I NFORMATION MINISTER Ieng Mouly explained the changes to the draft press law he
wants to see in the light of international criticism of the bill during a
special closed doors meeting with UN Special Representative for Human Rights
Judge Kirby on May 31.
But the Minister warned that his proposed
amendments which will liberalize the bill may be altered prior to its submission
to the National Assembly.
The Minister of Information gave the Post
access to his comments from the closed meeting with Judge Kirby and this is the
first public airing of his comments. Human rights observers say that an effort
has been made by the government to respond to many of the criticisms.
what was described to the Post as a "very formal exchange of views between the
two participants," Mouly responded to a point by point discussion of the law
contained in a letter previously sent to the Minister from the Cambodian Human
Rights Field Office. That letter echoed to a large degree, though not entirely,
criticisms made by international critics like Human Rights Watch.
the many criticisms of the first draft are that:
• It empowers Ministers to unilaterally deny information to press
• Legally requires journalists to join a single professional press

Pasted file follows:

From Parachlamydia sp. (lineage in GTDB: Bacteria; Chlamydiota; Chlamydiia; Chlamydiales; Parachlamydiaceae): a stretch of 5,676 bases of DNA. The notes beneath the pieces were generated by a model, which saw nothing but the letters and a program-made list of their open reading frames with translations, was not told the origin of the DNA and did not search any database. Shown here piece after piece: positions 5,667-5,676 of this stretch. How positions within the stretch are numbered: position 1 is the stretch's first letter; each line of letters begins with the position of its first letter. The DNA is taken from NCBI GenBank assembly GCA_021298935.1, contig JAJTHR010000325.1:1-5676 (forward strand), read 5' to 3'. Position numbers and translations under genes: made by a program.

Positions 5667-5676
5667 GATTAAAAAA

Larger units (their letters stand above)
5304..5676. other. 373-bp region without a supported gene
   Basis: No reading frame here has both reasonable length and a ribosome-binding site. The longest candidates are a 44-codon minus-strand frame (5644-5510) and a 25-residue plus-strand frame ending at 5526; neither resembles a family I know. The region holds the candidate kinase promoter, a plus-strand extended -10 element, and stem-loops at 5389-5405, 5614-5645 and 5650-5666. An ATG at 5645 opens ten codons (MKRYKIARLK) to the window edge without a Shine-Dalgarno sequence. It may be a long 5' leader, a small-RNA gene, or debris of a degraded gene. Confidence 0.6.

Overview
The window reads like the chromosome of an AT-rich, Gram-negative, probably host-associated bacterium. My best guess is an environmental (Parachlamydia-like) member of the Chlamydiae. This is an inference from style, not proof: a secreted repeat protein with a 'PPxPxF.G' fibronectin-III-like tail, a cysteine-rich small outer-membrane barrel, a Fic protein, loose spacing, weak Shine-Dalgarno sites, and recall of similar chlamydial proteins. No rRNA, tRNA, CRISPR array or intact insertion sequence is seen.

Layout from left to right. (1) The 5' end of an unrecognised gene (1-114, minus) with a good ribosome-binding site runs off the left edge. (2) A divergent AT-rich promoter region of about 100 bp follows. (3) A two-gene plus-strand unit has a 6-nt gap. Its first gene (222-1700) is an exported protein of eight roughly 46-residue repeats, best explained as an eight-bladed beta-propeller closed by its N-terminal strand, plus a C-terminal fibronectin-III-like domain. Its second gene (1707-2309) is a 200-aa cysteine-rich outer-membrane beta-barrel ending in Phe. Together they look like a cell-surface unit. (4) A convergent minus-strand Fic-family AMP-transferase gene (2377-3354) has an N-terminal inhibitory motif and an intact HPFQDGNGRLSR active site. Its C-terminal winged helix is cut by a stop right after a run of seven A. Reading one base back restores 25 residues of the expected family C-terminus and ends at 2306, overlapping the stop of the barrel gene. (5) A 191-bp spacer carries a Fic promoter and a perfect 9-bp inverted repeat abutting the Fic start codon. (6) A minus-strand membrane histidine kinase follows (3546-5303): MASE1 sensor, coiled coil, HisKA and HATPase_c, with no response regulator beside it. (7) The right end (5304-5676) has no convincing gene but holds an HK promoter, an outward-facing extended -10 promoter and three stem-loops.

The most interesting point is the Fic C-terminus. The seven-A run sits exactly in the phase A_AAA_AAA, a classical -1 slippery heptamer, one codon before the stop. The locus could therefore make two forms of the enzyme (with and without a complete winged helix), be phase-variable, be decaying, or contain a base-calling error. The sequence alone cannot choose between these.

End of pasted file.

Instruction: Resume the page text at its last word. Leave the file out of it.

• It requires businessmen to obtain government permission to open a book
store or printing house.
• Empowers the Ministry of Information to unilaterally shut down or suspend a
newspaper on the grounds of threats to national defence or public order.
• Truth is no defence against defamation suits brought againsts
The Minister of Information indicated that among the proposed
amendment a court will decide if a government ministry can deny specific
information to the press. The amendments also allow the formation of more than
one press organization though Mouly said he favors a strong and effective single
organization to enforce a code of ethics for journalists.
requiring the licensing of book stores and printing houses has been deleted
Mouly indicated. The Ministry of Information will still be empowered to shut
down a newspaper in the new draft law, but will be required to get judicial
In the article against defamation a public interest test
has been added.
In the previous draft if any newspaper published a
report "affecting the reputation" of a public figure, it would have been liable
to a charge of defamation, even if the report was true.
appears in the new draft that potentially defamatory reports can be defended on
public interest grounds though by itself the truth of the report remains no
Advocates of freedom of the press in Cambodia find the retention
of a suspension of publication clause troubling, in spite of the requirement to
gain judicial approval first.
Freedom of the press, they say, will
depend on judicial independence which is unlikely to be achieved in the near
future. They maintain that the requirement for judicial approval will have
little practical effect in maintaining a press environment free from
Mouly said that the Ministry of Information was working
closely with the Assembly Commission for Foreign Affairs, International Affairs
and Information to revise the draft.
It was not clear at press time
whether the law will be returned to the Council of Ministers for approval prior
to being debated in the National Assembly, when it will be returned to the
House, or even when the next meeting is scheduled.